Something rather strange is going on in autism research. Andrew Wakefield was smeared, his reputation trashed, his career torched, and his work labeled every negative thing conceivable—including fraud. The Lancet pulled his work off their site; they disappeared it. Everything conceivable was done to discredit Wakefield’s work and make it disappear.
So why are researchers who have disavowed Wakefield and his work, and who have stated that it isn’t replicable, now citing his papers extensively? The only thing they don’t do is use the initials M, M, and R in one breath.
The journal PLoS one has just published an article on autism and gastrointestinal disorders entitled, Impaired Carbohydrate Digestion and Transport and Mucosal Dysbiosis in the Intestines of Children with Autism and Gastrointestinal Disturbances. It discusses, as a fully accepted concept, that many autistic children suffer from severe gastrointestinal disorders. This is the arena in which Andrew Wakefield was working when he came afoul of the powers-that-be.
One of the claims made against him by Brian Deer, the point man in the attack against Wakefield, was that gastrointestinal disorders claimed by Wakefield didn’t exist. Here’s a quotation from a comment he made in the British Medical Journal just over a year ago:
I’m grateful for Susan E Davies’s response to my report on the wholesale changes in histopathology diagnoses which lay behind the now- retracted Wakefield et al “MMR” paper of February 1998, and the genesis of the expression “autistic enterocolitis” which, 12 years later, hasn’t been confirmed to exist as an entity. [Emphasis mine.]
Now, here is the beginning of the paper cited above:
Autism spectrum disorders (ASD) are defined by impairments in verbal and non-verbal communication, social interactions, and repetitive and stereotyped behaviors. In addition to these core deficits, previous reports indicate that the prevalence of gastrointestinal (GI) symptoms ranges widely in individuals with ASD, from 9 to 91% in different study populations . Macroscopic and histological observations in ASD include findings of ileo-colonic lymphoid nodular hyperplasia, enterocolitis, gastritis, and esophagitis , , , , , .
Clearly, the authors of this paper leave no room for doubt about severe gastrointestinal disturbances being associated with autism. But it’s even more dramatic than that. Two of the seven citations in that text are of Wakefield’s work, and one of those, citation number 3, carries the earliest date. It’s the foundation of all the rest of the research. It’s the same paper that The Lancet pulled!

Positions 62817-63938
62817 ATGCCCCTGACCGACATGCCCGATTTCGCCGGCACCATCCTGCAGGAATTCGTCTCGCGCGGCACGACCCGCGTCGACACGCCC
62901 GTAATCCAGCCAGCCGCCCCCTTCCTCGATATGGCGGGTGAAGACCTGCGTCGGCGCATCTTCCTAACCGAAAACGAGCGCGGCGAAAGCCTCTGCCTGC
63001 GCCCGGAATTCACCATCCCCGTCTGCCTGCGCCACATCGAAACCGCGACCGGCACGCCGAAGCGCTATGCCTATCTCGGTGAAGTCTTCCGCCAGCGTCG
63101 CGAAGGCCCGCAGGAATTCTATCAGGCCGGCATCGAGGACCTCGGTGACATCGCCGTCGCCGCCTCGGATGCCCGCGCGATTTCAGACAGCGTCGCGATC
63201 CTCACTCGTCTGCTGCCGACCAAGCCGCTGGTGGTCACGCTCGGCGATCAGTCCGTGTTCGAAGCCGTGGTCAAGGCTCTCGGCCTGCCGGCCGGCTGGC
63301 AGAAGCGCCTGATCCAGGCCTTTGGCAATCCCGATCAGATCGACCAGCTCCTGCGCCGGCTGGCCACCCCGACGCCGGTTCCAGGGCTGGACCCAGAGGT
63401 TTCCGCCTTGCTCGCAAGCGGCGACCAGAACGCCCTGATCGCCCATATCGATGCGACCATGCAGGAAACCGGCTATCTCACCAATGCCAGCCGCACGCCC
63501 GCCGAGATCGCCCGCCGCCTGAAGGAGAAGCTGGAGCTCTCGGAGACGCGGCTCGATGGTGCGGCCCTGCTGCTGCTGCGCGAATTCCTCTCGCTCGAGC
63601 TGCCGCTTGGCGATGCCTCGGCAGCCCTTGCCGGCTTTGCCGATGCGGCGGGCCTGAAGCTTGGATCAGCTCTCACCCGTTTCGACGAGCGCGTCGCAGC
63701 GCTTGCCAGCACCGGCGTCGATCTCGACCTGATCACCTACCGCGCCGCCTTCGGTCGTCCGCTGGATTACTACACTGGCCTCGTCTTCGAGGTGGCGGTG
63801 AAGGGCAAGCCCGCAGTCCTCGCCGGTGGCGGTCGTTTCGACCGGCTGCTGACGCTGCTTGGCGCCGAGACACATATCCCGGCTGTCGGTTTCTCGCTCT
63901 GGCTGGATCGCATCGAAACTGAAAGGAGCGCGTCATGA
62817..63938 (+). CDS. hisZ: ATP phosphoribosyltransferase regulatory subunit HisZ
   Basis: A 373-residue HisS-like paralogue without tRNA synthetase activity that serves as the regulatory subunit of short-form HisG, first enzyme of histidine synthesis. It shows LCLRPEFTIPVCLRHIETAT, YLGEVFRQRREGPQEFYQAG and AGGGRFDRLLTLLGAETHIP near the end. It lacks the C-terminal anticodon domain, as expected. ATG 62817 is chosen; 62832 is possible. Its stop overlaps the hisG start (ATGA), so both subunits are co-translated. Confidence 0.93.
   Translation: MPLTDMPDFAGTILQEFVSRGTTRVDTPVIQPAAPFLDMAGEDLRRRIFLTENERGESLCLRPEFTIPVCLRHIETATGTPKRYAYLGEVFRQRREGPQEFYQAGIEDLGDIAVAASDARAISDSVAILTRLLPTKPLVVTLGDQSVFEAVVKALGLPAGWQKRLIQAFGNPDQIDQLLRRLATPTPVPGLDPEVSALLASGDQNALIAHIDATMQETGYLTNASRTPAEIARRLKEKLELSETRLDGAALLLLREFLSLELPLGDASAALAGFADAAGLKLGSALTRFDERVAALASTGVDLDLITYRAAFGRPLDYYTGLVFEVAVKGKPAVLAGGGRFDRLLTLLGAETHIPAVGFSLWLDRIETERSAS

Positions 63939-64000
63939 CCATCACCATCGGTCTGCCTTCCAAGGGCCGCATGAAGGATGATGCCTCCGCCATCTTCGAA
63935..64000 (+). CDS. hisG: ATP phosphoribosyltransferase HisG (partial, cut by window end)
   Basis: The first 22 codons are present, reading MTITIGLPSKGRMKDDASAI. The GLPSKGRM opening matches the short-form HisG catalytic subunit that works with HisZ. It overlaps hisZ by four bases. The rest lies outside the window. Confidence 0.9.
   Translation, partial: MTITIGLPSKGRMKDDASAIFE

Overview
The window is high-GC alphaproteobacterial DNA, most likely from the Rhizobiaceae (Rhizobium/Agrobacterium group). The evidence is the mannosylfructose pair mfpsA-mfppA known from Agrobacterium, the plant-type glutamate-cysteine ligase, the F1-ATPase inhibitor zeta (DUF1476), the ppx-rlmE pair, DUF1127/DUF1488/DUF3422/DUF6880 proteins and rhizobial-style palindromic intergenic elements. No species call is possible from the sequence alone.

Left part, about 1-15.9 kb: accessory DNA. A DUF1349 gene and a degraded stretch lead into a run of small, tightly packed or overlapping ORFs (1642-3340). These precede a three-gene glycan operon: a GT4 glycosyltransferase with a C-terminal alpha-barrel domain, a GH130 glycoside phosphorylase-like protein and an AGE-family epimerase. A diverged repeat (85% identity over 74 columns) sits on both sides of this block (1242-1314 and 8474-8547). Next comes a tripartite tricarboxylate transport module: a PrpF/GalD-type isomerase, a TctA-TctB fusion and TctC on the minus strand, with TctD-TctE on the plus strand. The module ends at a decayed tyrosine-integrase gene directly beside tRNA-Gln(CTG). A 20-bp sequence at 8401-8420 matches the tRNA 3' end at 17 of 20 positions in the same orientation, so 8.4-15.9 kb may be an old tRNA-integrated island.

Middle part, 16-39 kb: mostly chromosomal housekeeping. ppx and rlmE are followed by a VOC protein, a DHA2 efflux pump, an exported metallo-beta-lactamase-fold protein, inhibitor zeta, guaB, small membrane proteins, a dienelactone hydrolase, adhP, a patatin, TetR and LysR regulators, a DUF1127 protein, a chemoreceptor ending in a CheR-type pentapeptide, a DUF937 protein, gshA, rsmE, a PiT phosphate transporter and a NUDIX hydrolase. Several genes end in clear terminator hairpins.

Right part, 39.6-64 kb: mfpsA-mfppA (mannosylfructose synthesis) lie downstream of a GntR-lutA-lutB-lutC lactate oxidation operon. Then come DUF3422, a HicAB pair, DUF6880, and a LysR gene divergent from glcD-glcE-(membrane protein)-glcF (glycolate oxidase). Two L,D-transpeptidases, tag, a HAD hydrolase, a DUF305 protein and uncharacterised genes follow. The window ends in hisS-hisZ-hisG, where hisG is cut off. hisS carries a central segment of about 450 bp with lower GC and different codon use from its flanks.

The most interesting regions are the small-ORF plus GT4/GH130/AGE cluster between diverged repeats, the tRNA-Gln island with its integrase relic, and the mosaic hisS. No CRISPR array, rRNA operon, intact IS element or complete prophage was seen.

Now let’s take a look at the new paper’s authors. They are: Brent L. Williams, Mady Hornig, Timothy Buie, Margaret L. Bauman, Myunghee Cho Paik, Ivan Wick1, Ashlee Bennett, Omar Jabado, David L. Hirschberg, and W. Ian Lipkin.
W. Ian Lipkin is quoted in a 3 November 2008 Scientific American article in regard to a study in which he was the lead author. He stated, “We are confident that there is no link between [the measles vaccine] and autism.” He went further to urge parents to vaccinate their children with the measles vaccine.
Mady Hornig published a PLoS one study in 2008 that was supposed to be an attempt to duplicate Wakefield’s research. Hornig claimed that no correlation between MMR and autism was found, the measles virus was not found in the guts of autistic children with gastrointestinal complaints, and that Wakefield’s study was contradicted.
Margaret L. Bauman published a rebuttal of Wakefield’s research in Pediatrics. She stated that none of the classic symptoms of mercury poisoning are found in autistic children. Therefore, according to her, Wakefield’s research was wrong.
With the exception of Timothy Buie, the rest of the authors seem to be new to published research. Buie, though, is the sole author of this paper to have openly supported Wakefield’s work.
Obviously, Andrew Wakefield was right on target. His research was accurate and reliable. It was so reliable that it now stands as the basis of research into gut disturbances in autism.
The new paper takes research by Wakefield and others on gastrointestinal disturbances in autistic children further. They could not have done so if they hadn’t relied on Wakefield’s work, which appears to have formed the basis for the entire field of the association between autism and gastrointestinal problems.
Now, if only they could take that last step: Acknowledge that the rest of Wakefield’s work is also valid—acknowledge the connection he found between the MMR vaccine and autism. I wouldn’t, though, hold my breath. More than a dozen years have been allowed to elapse as the blinders stay on, allowing astronomical numbers of children to develop autism. Wakefield’s work can now be quietly accepted, with the exception of the most salient point: The finding of a possible connection between a vaccine and the development of autism.
Nothing can be allowed to stand in the way of Big Pharma’s vaccine profits, not the career of one prominent researcher, and not even the health and welfare of thousands of children.